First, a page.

Ready to get started on your next DIY painting project? Do you have everything you need? Even for seasoned DIY’ers, the supply list for a new project can sometime be daunting. And you usually end up making at least one run to the hardware store mid-project anyway when you run out of something! 🙂
We have tested a large majority of supplies including paint brushes, sponges, cleaning products and more. We have accumulated a substantial list of what we usually need, and thought you might find it helpful, too! Bonus: You can download our painting instruction manual here.
Let’s go through the list in the order of project steps…
Cleaning, Scuffing & Prepping
- Denatured Alcohol – Tara likes to use the clean-burning fuel kind, but you can find denatured alcohol at your local hardware store on the same shelf with the cans of acetone and mineral spirits.
- Mirlon Pads – Mirka’s mirlon pads are great for cleaning as well as finish sanding. Use the Very Fine level for cleaning.
- Sandpaper – Read more on types of sandpaper here
- Cleaning cloths – Old t-shirts will work well for this. Whatever you use, avoid fabrics that leave behind loose fibers.
- Dusting Cloths – Those in the link are by far the best in the market in our opinion. They get the job done and seem to hold up the longest! Tip: Stick to the oil-free types to avoid leaving residue on both the surface of your products as well as your hands (yuck!)
- Aqua Coat White Cabinet Grain Filler. – If you want to hide some oak grain this stuff is great. Read more on our blog here.
- Shellac – This is the best option for a stain blocking primer for a project that you plan to distress. You can find it in Clear for transparency to the wood underneath. It’s also available in aerosol for your smaller projects (yay, no cleanup!) Tip: Make sure you have good ventilation, shellac can be stinky.
- Shellac – White shellac you can use to when using light colors or not distressing.
- Stain Blocking Primer – This is a water-based option by General Finishes. Avoid the odor, with the option to brush or spray on. However, it only comes in white.
Painting / Staining
- Wooster Brush – For hand painting, these large wall brushes work great for large surface coverage. Tara prefers firm brushes, but each person’s slight-of-hand is different. Becca loves the short handle for cutting into corners.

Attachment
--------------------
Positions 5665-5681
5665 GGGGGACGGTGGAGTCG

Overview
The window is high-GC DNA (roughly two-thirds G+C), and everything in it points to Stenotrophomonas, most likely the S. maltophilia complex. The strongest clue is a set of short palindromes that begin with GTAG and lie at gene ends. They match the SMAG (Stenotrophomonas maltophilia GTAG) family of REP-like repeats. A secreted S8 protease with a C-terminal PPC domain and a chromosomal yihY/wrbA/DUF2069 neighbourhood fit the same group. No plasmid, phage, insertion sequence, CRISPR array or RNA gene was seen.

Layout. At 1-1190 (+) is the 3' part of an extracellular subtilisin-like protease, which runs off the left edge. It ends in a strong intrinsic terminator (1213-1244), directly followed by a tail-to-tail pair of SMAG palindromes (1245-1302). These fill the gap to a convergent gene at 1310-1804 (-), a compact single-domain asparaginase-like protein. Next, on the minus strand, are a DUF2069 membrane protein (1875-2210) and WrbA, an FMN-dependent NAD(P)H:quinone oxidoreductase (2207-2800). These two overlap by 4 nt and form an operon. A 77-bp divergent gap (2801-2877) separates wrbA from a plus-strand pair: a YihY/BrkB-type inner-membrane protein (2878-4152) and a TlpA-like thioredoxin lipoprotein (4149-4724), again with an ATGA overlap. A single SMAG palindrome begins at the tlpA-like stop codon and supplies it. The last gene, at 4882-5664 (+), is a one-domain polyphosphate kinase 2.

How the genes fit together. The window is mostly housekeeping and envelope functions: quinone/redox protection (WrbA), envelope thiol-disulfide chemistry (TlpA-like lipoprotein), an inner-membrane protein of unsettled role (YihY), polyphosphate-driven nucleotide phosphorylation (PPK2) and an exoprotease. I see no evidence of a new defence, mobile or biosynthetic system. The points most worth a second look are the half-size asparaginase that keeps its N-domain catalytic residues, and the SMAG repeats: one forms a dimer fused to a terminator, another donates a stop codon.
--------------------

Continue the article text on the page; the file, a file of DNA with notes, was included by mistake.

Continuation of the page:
- Chalk Paint Brush – We really like these brushes for chalk painting, because they hold a lot of paint and get into groves nicely – Great for projects with raised details.
- Sponge Pad – Application sponges like this hand-held one are great for staining large surfaces. They hold a lot of project and get great coverage. They are also useful for glazing!
- Angle Brush – Make sure you have a good artist’s brush (preferably with an angle) like this one if you are applying glaze with an inking technique.
- TJR C.A. Technologies Spray Gun – If you are doing a lot of inking or glazing try out this guy!
- Clean, dry cloths – As mentioned in cleaning supplies above, old t-shirts work great. Just aim for staying away from pilling cloths that leave behind loose fibers that will ruin your finish.
- Sponge – When applying by hand, sponge brushes work best for even coverage. The pads mentioned above for staining large surfaces are also fantastic! This one also works well.
- Scuffing Sanding – 220 grit sandpaper, or fine grit mirlon pads
- Final Coat Buffing – 1000 grit sanding discs (optional)
We hope this will help you finish up some of your DIY projects! If you have used anything else and had great luck we would love to hear about it and test it out ourselves!
Tara and Becca
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